The film industry is rife with tales about directors who struggled and failed to bring their dream projects to the screen and the subject would make a fascinating, behind-the-scenes non-fiction book about the precarious nature of moviemaking. Among the more famous examples are Orson Welles, who pitched a film version of Joseph Conrad’s Heart of Darkness to RKO executives, who instead chose Welles’ second idea, Citizen Kane, Josef von Sternberg’s ambitious 1937 production of I, Claudius, which was started but never completed due to disagreements between the director and Charles Laughton plus the injury of leading lady Merle Oberon in a car accident, and Robert Altman, who wanted to make a film version of the 1997 documentary Hands on a Hard Body and had even cast it but died before production could begin. Yet, for all the films-that-might-have-been, there are many examples of directors who finally succeeded in making their passion projects and one of them is Fritz Lang. His lifelong desire to make a film of the 1917 novel, The Indian Tomb, written by his former wife Thea Von Harbou, was finally realized in the late 1950s when he started production on a lavish movie adaptation that would be released in two parts as The Tiger of Eschnapur and The Indian Tomb, both 1959.
The genesis of the project can actually be traced back to 1919 when Thea Von Harbou and Fritz Lang first met and began a professional relationship which eventually led to marriage. At the time Von Harbou was working for director/producer Joe May as a screenwriter and May asked her to develop her novel as a two-part film. Lang, who was working for May as an assistant director, was assigned to help Von Harbou with the adaptation and he was led to believe he would also get to direct. Then he was informed by May that the film’s investors didn’t trust a novice director with such an ambitious production so May stepped in to helm the films. Lang left to pursue his own projects but suspected that May had intended to direct it all along because he knew it would be a commercial success. He was right. Mysteries of India, Part 1: Truth (Das Indische Grabmal Erster Teil – Die Sendung des Yoghi, 1921) and Mysteries of India, Part 2: Above All Law (Das Indische Grabmal Zweiter Teil – Der Tiger von Eschnapur, 1921) were big hits with German moviegoers who were fascinated at the time by the myths and exotic allure of India.
As a result, Lang would harbor a life-long desire to make his own version of The Indian Tomb and the opportunity finally presented itself in 1957 when Los Angeles agent Sam Jaffe approached Lang with the prospect of finally realizing his dream project. The timing couldn’t have been better. Lang had recently fled Hollywood after making his final film there, Beyond a Reasonable Doubt (1956), and was considering retirement. Jaffe’s offer lured Lang back to filmmaking and marked the first time the director had made movies in his native land since 1933 when he directed The Testament of Dr. Mabuse (1933). That was his last German film before fleeing to France as the Nazi Party came to power.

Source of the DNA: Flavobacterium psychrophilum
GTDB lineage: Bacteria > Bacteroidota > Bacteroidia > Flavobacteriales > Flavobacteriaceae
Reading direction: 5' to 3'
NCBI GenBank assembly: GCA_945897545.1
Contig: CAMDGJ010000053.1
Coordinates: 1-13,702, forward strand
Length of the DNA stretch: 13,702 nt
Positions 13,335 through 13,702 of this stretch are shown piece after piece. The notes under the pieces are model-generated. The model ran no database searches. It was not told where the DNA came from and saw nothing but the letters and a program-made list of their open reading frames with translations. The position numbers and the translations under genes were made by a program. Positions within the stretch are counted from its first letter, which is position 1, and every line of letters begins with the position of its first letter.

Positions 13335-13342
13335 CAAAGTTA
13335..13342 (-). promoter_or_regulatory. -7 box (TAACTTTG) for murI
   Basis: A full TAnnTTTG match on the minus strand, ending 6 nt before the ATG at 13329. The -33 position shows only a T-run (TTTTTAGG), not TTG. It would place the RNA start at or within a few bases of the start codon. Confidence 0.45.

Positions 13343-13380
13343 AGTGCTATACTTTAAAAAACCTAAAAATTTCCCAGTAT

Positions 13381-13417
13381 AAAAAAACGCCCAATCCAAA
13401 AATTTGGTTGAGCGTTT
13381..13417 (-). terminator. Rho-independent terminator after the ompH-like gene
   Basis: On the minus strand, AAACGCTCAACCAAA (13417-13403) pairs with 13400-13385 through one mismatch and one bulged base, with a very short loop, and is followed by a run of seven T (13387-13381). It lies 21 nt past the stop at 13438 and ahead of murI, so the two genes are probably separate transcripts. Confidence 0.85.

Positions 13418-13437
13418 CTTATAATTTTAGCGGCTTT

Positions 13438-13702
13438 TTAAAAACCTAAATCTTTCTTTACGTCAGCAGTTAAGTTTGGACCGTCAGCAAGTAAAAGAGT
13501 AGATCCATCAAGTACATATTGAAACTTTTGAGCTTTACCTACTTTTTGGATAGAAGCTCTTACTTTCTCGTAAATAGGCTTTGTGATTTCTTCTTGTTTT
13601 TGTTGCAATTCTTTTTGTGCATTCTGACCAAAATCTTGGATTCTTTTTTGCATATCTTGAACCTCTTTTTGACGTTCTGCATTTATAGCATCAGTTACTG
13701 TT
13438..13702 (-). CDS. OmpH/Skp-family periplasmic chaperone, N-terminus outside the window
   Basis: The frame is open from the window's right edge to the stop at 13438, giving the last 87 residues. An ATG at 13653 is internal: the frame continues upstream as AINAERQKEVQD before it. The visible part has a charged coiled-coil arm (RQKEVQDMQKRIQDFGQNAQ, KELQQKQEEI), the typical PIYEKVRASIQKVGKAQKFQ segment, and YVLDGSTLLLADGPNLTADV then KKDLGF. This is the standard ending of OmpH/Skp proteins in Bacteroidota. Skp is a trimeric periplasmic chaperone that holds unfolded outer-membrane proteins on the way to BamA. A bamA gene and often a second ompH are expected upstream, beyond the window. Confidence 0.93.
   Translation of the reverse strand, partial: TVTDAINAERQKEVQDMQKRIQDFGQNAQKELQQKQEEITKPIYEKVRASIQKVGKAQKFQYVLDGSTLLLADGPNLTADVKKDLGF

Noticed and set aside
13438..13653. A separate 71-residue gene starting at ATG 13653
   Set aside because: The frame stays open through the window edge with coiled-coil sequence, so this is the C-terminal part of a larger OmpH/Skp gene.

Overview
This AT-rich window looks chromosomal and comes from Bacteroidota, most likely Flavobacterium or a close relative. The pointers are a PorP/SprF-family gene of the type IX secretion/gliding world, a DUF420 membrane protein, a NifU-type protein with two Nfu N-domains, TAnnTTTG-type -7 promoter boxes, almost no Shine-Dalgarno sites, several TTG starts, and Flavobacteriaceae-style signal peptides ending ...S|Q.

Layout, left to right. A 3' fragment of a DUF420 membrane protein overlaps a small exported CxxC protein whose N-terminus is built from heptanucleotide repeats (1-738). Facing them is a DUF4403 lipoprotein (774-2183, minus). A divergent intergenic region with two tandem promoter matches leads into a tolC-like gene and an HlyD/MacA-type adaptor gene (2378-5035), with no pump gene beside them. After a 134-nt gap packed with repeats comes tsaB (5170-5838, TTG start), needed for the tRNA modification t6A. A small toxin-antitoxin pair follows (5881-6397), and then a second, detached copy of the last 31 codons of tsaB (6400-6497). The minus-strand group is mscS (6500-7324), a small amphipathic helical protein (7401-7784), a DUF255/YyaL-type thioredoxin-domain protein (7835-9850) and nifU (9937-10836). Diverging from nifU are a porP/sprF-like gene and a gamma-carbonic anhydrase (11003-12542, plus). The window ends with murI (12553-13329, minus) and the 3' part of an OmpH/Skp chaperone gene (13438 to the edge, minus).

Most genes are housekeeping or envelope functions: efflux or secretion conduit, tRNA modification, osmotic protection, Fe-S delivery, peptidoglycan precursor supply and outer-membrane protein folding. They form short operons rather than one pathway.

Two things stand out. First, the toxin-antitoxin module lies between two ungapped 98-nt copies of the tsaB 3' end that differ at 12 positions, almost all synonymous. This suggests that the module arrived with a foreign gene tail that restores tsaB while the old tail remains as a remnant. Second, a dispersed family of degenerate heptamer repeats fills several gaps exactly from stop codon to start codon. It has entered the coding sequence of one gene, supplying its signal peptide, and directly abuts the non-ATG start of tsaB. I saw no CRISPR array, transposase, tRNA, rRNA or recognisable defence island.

Enter Artur Brauner, a film producer who was more than happy to produce Lang’s project because he was equally enthralled with Von Harbou’s original novel and had recently acquired the film rights (Von Harbou’s novel had already been filmed as a two-part epic a second time in 1938 by German director Richard Eichberg). By the terms of his contract, Lang was given complete control of selecting the cast, crew and script supervision plus he received the special citation ‘A Fritz Lang Film’ at the head of the credits.
For screenwriter, Lang chose former journalist Werner Jorg Luddecke, who had already earned acclaim for such screenplays as The Plot to Assassinate Hitler (1955), The Devil Strikes at Night (1957) and Ship of the Dead (1959). His cinematographer was Richard Angst, who had filmed numerous mountain films (a specific German genre) by Arnold Franck starring Leni Riefenstahl (White Hell of Pitz Palu, Storm Over Mont Blanc) and Luis Trenker (The Mountaineers, The Holy Mountain). While both movies had a lavish budget, the majority of the filmmaking took place in a Berlin studio with some exterior location shooting in India.
When it came to casting, producer Brauner expressed an interest in either Anna Kashfi (the ex-wife of Marlon Brando) or Nadja Tiller, a former Miss Austria, as Seetha the Sheeva dancer, the female lead. In the end, the producer and director decided to go with American actress Debra Paget (The Ten Commandments, Love Me Tender) as a more bankable name. The rest of the other major roles were played by well-known actors from German cinema such as Paul Hubschmid and Walther Reyer.